Transport and Driving in Dubai
Dubai is actually two distinct areas: the original city built around the Creek (an inlet from the Arabian Gulf) and New Dubai, where the new developments are located.
The original city is reasonably compact, pedestrian-friendly – at least from about October through April when the weather is good – and has fairly reliable and efficient public transport options. Those using private vehicles will quickly discover that traffic is bad and parking is usually difficult to find; options that are available are often expensive – either parking meters or limited multi-storey and ground car parks.
Alternatively, New Dubai was largely designed for automobiles. Individual developments, such as Dubai Marina, are pedestrian-friendly, but, as New Dubai as a whole covers a very large area, getting from one development to another requires transport.
As a general rule though, most expats own their own car – usually more than one per family.
Driving in Dubai
Once a residence visa has been secured, expats can legally buy a car in Dubai. Most of the well-known brands from the US, Europe, Japan and Korea are readily available and the dealers have extensive workshops for service and repair.
Buying is not difficult and new car dealers will deal with the registration on behalf of the buyer. For used cars, the buyer and seller must go to the traffic police to register the transfer. There are used car dealers, private sales and small private repair/service workshops all over the emirate.
Cars must be inspected and registered annually, insurance is according to the usual international system and fuel is cheap.
Vehicles are left-hand drive. Road signage is in English and Arabic, but can be confusing and incomplete. Main locations within Dubai are indicated by green road signs. Blue signs show the directions to other emirates, while brown is used to indicate landmarks, and white is for street names.
The roads are new, good, flat, often have several lanes in both directions, and there are huge intersections on major roads with flyovers and tunnels.
Road deaths have been amongst the worst in the world but the police are working hard to improve driving standards in Dubai, especially speeding. There is an increasing number of fixed and mobile radars, unmarked police cars, red light cameras and a licence black mark system; vehicles can be confiscated in serious cases.
Car crime is very rare in Dubai, although normal precautions should be taken, such as locking the car and not leaving valuables in open view.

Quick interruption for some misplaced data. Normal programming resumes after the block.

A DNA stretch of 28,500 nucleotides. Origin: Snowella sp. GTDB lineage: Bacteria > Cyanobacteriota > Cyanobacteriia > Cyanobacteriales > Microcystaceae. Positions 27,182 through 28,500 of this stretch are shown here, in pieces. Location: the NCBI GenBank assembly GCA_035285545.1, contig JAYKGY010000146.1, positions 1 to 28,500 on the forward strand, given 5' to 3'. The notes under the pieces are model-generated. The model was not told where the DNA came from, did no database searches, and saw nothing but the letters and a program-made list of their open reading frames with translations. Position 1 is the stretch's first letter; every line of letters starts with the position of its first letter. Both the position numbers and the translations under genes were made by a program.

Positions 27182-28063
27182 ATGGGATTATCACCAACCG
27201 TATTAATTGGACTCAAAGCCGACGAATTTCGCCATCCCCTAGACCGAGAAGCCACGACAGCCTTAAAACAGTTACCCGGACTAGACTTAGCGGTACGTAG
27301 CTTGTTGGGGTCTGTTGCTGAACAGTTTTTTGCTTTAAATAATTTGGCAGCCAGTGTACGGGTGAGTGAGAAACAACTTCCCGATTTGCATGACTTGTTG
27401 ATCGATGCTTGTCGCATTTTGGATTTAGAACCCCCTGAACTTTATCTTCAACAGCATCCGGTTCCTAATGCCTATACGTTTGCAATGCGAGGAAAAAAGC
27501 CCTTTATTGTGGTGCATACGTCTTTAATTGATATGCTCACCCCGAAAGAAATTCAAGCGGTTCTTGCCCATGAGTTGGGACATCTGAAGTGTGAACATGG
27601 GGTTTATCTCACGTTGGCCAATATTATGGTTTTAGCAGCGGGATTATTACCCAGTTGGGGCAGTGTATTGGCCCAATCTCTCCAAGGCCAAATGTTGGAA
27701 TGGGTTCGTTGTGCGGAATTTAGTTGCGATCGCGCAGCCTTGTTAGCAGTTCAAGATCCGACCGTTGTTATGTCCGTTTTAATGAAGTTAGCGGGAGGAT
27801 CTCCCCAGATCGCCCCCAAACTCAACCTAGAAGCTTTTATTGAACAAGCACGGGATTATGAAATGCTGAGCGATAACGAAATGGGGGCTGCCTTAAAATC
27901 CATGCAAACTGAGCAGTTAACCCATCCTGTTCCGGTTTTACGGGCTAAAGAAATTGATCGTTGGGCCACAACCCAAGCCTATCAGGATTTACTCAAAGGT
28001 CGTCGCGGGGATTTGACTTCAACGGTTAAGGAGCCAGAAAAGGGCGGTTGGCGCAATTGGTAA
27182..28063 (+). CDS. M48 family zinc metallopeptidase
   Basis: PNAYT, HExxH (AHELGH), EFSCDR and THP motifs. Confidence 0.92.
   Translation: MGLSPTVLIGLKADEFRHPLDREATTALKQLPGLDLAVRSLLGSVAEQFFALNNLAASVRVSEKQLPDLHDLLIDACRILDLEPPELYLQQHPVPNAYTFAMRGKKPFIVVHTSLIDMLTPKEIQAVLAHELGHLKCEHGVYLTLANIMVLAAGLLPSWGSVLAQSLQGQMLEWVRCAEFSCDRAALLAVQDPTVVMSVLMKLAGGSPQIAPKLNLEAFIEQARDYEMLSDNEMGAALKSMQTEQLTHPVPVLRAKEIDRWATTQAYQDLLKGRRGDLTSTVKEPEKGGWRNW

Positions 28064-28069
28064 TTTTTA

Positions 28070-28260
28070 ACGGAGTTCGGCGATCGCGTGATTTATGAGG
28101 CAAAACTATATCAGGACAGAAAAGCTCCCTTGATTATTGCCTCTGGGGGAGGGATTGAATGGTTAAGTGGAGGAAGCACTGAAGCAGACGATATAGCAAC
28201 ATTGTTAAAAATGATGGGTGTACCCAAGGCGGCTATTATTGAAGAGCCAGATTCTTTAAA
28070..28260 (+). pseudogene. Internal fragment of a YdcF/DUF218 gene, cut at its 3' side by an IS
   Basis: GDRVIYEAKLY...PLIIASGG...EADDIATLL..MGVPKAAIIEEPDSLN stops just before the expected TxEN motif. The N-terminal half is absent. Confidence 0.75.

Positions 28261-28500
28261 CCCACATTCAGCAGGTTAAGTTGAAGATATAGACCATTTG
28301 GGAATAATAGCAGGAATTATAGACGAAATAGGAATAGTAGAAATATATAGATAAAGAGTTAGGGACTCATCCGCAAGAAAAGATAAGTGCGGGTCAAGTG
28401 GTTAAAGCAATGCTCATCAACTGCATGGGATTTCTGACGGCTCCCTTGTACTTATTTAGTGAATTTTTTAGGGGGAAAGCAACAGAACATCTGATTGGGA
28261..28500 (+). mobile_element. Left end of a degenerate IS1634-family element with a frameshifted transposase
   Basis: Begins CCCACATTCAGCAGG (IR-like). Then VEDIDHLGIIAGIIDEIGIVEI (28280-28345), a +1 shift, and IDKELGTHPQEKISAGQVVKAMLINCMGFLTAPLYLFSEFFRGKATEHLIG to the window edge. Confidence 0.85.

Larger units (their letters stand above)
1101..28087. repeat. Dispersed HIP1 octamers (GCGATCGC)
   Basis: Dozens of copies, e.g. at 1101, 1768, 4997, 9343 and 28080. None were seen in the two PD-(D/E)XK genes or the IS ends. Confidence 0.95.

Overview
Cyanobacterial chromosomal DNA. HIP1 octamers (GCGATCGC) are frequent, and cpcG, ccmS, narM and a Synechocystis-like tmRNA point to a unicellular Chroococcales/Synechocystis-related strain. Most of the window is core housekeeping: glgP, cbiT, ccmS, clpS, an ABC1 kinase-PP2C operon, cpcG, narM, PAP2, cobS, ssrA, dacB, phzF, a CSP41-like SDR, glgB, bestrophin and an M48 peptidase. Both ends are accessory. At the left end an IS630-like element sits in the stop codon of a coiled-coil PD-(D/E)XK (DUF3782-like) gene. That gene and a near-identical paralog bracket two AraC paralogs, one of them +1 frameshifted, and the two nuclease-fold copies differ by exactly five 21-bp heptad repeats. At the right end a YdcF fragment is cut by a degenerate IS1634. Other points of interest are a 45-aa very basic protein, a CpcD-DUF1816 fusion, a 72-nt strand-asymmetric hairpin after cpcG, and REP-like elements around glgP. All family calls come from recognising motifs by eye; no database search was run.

Public transport in Dubai
Dubai has plenty of taxis, usually in the form of Toyota Corollas. They are well-regulated, metered, air-conditioned and clean with uniformed drivers. Ladies-only taxis are available (with female drivers) and there are a few special taxis for the disabled.
There are taxi ranks in various locations, or they can be flagged down on the street or ordered by phone.
There is a large and growing bus fleet covering most of the city; a combination of single-deck, double-deck and articulated (meaning they can bend in the middle) buses. All are air-conditioned, well maintained and clean. They are numbered and their electronic destination panel is in English and Arabic.
There are special feeder buses to the metro stations designated by an "F" before the route number. There are also inter-emirate buses.
Dubai has a fully automated metro system, with trains running from the airport into the city centre, through both Deira and Bur Dubai, then out into New Dubai along Sheikh Zayed Road to Mall of the Emirates, Dubai Marina and Ibn Battuta Mall. Currently the system has two lines, the Red Line and the Green Line, with three further lines planned.
Dubai’s metro is very modern, cheap, easy, clean, air-conditioned and fully automated (driverless), with Silver or Gold classes, plus a ladies-only carriage.
Feeder buses, designated with an "F" before their route number, service the metro stations to and from the surrounding area and many stations have a taxi rank outside.
Crossing the Creek
Dubai Creek, an inlet of the Gulf, runs through the centre of the original city, with Deira on one side and Bur Dubai on the other.
Crossing can be done on the traditional, and fun, wooden abras – the small open, timber ferries which carry 20 passengers on benches along the centre of the abra.
Alternatively there are air-conditioned water buses.
For drivers, a number of bridges and a tunnel cross the Creek.